’Chapel/Chapter’ mixes holy with disturbing

On Saturday night, the Bill T. Jones Arnie Zane Dance Company shocked a nearly sold-out crowd at the ’62 Center for Theatre and Dance with a performance as draining emotionally for the audience as it was physically for the dancers. Chapel/Chapter incorporated narration, music and dance into an original 60-minute production that was both thought-provoking and unsettling.

Chapel/Chapter exuded a holy quality. The set, which consisted of a large display screen of a black and white altar and flying red butterfly, was complemented by a vocalist who entered the stage reverently singing.

As the audience shuffled to their seats, the dancers were already walking around blindly, being guided by other company members who prevented them from walking off stage or into audience members who were seated on stage.

Against a number of sacred effects – a projected image of an altar served as a backdrop, and a vocalist sang hymn-like syllables – the performance visually recreated four deaths based on true stories taken from a dancer’s personal experience or the news media. The juxtaposition of spirituality throughout the intimate and serious narration in direct conflict with the morbid subject matter created a dissonant commentary on religiosity.

The stories included the memory of a boy at summer camp who watched his friend drown and a detailed fight scene depicting a murderer who fought and killed members of a family. Other dances illustrated the narration of a father who abused and killed his troubled daughter and the story of a Marine’s death. Parts of each narrative were repeated and intertwined throughout the show, allowing the stories to echo and create an intense atmosphere with deep emotional reverberations.

The constant presence of religious imagery was accompanied by symbols of childhood, like the sounds of words being spelled, children singing and occasionally playful atmospheres. The childlike innocence contrasted against the heinous sin of murder effectively produced discomfort.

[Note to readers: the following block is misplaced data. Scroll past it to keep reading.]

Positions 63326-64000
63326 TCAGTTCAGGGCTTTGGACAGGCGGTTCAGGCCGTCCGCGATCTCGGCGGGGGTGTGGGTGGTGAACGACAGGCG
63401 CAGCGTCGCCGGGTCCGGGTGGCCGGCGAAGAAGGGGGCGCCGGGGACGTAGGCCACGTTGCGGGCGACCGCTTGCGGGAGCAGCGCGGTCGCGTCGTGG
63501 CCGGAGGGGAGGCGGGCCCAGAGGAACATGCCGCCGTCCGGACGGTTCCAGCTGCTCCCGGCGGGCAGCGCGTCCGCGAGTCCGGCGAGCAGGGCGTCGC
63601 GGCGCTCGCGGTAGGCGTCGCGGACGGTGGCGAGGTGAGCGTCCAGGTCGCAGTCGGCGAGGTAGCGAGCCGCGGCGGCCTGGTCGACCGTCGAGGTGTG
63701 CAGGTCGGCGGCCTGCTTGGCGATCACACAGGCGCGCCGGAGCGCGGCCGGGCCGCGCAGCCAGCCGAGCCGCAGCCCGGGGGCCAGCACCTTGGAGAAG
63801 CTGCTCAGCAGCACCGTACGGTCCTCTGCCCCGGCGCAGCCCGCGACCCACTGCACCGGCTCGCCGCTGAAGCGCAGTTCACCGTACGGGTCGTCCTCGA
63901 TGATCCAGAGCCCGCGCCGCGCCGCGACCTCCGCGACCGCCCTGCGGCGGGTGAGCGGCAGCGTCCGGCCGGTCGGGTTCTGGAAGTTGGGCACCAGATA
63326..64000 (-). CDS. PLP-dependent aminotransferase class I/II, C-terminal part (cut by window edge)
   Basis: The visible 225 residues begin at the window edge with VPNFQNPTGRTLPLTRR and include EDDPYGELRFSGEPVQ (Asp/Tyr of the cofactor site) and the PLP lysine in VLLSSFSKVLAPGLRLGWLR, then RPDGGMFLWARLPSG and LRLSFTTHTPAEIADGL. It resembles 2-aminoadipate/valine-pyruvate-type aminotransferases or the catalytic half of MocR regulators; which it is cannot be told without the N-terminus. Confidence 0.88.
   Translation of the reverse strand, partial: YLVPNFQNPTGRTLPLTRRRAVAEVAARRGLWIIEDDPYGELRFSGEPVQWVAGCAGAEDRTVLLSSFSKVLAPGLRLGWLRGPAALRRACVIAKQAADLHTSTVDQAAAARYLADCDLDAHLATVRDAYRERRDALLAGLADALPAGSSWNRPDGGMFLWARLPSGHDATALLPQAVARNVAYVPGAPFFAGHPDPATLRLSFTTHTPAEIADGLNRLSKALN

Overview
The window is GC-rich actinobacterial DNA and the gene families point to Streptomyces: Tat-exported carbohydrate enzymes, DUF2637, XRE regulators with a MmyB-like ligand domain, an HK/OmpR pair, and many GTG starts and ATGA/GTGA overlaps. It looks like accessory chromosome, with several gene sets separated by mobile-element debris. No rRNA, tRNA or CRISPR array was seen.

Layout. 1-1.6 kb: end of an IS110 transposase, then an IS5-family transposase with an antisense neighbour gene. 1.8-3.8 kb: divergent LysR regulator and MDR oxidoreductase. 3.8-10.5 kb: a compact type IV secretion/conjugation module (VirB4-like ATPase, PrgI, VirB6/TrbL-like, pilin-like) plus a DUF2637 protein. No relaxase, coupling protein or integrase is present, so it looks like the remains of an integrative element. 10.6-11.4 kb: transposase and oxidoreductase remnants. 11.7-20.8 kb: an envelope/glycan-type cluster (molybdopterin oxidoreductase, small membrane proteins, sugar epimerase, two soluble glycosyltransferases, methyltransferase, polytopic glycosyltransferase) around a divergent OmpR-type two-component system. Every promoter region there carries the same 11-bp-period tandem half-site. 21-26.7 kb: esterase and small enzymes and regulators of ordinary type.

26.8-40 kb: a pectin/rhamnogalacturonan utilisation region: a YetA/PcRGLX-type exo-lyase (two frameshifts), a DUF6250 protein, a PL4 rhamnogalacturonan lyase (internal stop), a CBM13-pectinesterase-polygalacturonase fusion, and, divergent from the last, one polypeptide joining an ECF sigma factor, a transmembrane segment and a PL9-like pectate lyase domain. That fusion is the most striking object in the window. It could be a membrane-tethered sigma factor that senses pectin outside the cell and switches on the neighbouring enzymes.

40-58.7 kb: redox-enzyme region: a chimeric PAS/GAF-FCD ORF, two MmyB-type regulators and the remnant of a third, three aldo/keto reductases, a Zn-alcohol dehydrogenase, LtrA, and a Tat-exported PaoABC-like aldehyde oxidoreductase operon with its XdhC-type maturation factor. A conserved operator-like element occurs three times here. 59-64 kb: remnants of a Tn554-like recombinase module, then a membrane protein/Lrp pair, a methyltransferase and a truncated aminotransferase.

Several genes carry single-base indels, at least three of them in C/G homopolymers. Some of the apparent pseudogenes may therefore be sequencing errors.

Although technical choices were simple, the design of set, costumes and lighting emphasized a focus on the evocative narration and the strong dancing. Abrupt changes in lighting and music – a dark, heavy metal riff would immediately transition into lively jazz – enhanced the dancers’ movements. The dancers depicting murderers donned the orange jumpsuits of prisons so that they were immediately distinguished from the rest of the company, who wore mellow blues and browns.

Inspired by the phrase “the road to hell is paved with good intentions,” the company developed Chapel/Chapter in 12 weeks intermittently over a nine-month period. Choreographer Bill T. Jones and his company created many impressive movement phrases compiled into a unique and unsettling contemporary performance. One such innovative technique the dancers employed was incorporating unnatural movements; dancers imagined an alphabet on the floor or walls and spelled sentences with one body part.

Janet Wong, the associate artistic director of the piece, elaborated in the question and answer session after the show on the reasoning for this choreography technique: “Our bodies move in clichés and the way that feels comfortable,” Wong said. “We tried to subvert our tendencies and create some strange and awkward movement phrases.”

By incorporating bits of classical style into new movements, the performance was not all bizarre and new. Completely committing to all of their movements, the dancers expressively exhibited strength and zeal. While most of the performance featured only one or two dancers at a time, the portions that included the whole company were meticulous and exciting; the fight scene between the family and their killer was a powerful demonstration of group dance.

Although the emotional intensity of the story sometimes slowed the pace of the strong dances, Chapel/Chapter was overall a strong performance that emotionally impacted its viewers and left some feeling completely disturbed, others enlightened. The company’s ability to evoke such a wide range of emotions in audiences through a synthesis of narration, music and movements reflects their unique ability to infuse innovation into modern dance.

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